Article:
Cryptography

The History and Mathematics of Codes and Code Breaking

The Wartime Gray Zone - Ethics and the Zimmerman Telegram

British Admiral William Hall ultimately made the decision to keep the United States in the dark about the contents of the Zimmerman telegram, but was it ethical? I think the answer depends on whose perspective you view it from.

From the perspective of Great Britain and their military efforts, it was the ethical (and right) thing to do. If Britain made the decrypted telegraph public, or even just gave it to the Americans, Germany would know that their encryption had been cracked, and Britain would immediately lose the cryptographic advantage that they had just gained. Since America was not officially in the war, and was neutral, Britain had no real loyalty to warn President Wilson. Furthermore, the unrestricted submarine warfare would start whether the Americans knew about it beforehand or not, and the British had not completely finished deciphering the message before that date came and went.

From a more global perspective of humanity, it was not an ethical decision. Admiral Hall had the opportunity to warn the United States about attacks that might harm or kill Americans, but he did not. His motives were also partly selfish for Britain, wanting American to join the war and the Allies, giving them a much-needed boost on the European front. In my opinion, a military alliance where countries don't share intelligence about possible attacks against their allies is not a good relationship and is an unethical way to conduct such a "friendship."

Ethics in the midst of a war are never black and white, and the Zimmerman telegram is no exception. Admiral Hall made a strategic and ethically arguable decision in keeping the telegram from the Americans, but William the human made an unethical decision in choosing to not potentially save the lives of innocent people.

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2 Comments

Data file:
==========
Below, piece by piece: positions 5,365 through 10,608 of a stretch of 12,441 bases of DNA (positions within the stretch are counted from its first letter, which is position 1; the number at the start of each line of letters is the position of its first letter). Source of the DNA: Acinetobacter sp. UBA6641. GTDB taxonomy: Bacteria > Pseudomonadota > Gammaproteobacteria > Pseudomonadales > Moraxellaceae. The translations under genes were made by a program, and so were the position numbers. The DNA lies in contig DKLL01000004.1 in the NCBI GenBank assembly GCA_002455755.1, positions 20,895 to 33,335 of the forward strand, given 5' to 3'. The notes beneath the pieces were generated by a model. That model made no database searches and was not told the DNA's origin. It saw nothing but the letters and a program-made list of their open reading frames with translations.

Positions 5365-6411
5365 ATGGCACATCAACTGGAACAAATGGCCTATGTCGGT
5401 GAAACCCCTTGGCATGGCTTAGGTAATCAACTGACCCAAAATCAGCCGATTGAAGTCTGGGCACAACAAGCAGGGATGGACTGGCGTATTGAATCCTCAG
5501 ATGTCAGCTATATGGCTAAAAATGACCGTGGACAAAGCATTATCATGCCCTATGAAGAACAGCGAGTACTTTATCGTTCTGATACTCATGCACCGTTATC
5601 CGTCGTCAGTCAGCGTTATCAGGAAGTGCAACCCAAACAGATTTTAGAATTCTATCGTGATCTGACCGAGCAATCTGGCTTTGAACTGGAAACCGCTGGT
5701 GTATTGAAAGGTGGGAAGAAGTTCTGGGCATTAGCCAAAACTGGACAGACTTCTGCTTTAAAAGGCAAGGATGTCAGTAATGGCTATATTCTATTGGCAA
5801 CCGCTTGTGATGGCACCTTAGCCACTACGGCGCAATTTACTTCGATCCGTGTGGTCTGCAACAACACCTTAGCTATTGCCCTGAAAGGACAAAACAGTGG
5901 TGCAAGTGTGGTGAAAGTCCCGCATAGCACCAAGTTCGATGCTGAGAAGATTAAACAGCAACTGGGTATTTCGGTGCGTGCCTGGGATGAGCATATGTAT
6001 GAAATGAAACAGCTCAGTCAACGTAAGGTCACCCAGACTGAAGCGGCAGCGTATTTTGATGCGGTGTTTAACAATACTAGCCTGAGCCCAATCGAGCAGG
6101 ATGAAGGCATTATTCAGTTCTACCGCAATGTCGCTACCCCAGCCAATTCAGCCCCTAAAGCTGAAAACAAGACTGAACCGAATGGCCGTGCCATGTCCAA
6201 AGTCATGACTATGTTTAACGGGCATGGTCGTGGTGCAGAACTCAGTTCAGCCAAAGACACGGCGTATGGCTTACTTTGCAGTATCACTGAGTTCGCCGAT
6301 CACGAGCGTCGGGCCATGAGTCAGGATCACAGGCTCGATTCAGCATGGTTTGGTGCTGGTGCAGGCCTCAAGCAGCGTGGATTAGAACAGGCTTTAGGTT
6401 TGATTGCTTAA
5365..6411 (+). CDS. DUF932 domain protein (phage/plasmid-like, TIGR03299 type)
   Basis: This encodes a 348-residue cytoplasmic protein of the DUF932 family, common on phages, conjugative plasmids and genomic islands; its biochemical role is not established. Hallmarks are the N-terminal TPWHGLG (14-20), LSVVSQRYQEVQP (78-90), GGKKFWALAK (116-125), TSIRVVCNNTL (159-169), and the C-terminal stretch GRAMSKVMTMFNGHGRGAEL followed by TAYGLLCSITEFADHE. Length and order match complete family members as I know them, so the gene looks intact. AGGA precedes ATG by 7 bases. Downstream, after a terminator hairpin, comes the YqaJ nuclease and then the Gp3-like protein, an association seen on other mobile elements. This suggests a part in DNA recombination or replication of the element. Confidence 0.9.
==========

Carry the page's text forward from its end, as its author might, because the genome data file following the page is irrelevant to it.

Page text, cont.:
1. Parker

    I thought you brought up a good point that ethics depends on the perspective of the person deciding whether it is ethical or not. I agree with your breakdown on the value of an alliance and the unspoken ethics behind such a relationship.
    However, would your argument change if Britain did have a "real loyalty" to America? I mean some would argue that they did due to their historical relationship. Just a thought.

  2. browkm10

    I think you raise a very fair point that it depends on the perspective of which side it is looked at from. My opinion and viewpoint changes as the side that I look at it from. I agree that in this case, ethics in war aren't always black and white, but I do think that there are certain cases where there is no gray areas on whether or not it is ethically correct or not. For example, during the civil war in Rwanda which was a genocide and complete murder of the Tutsi by the Hutus, many countries and the UN were completely aware of what was going on. Even still many did not take immediate action and instead watched while many people where brutally murdered. There is no gray area there, it was a war and the both the French and the Dutch were loosely involved. While that doesn't relate much to cryptography, I think that the statement that "Ethics in the midst of a war are never black and white" is refutable. I also think that most countries kinda have to been selfish in their own way in order to keep their own nations interests in mind. I think countries doing this is unethical on a whole because it can lead to undermining the wellbeing of other humans. I think that Admiral Hall could have approached the situation differently in order to be more aware of the friendship that Britain was supposed to have with America. While I am not a war expert, I feel like there could have been ways for Britain to notify the USA without the Germans knowing that they were the ones to crack their code.

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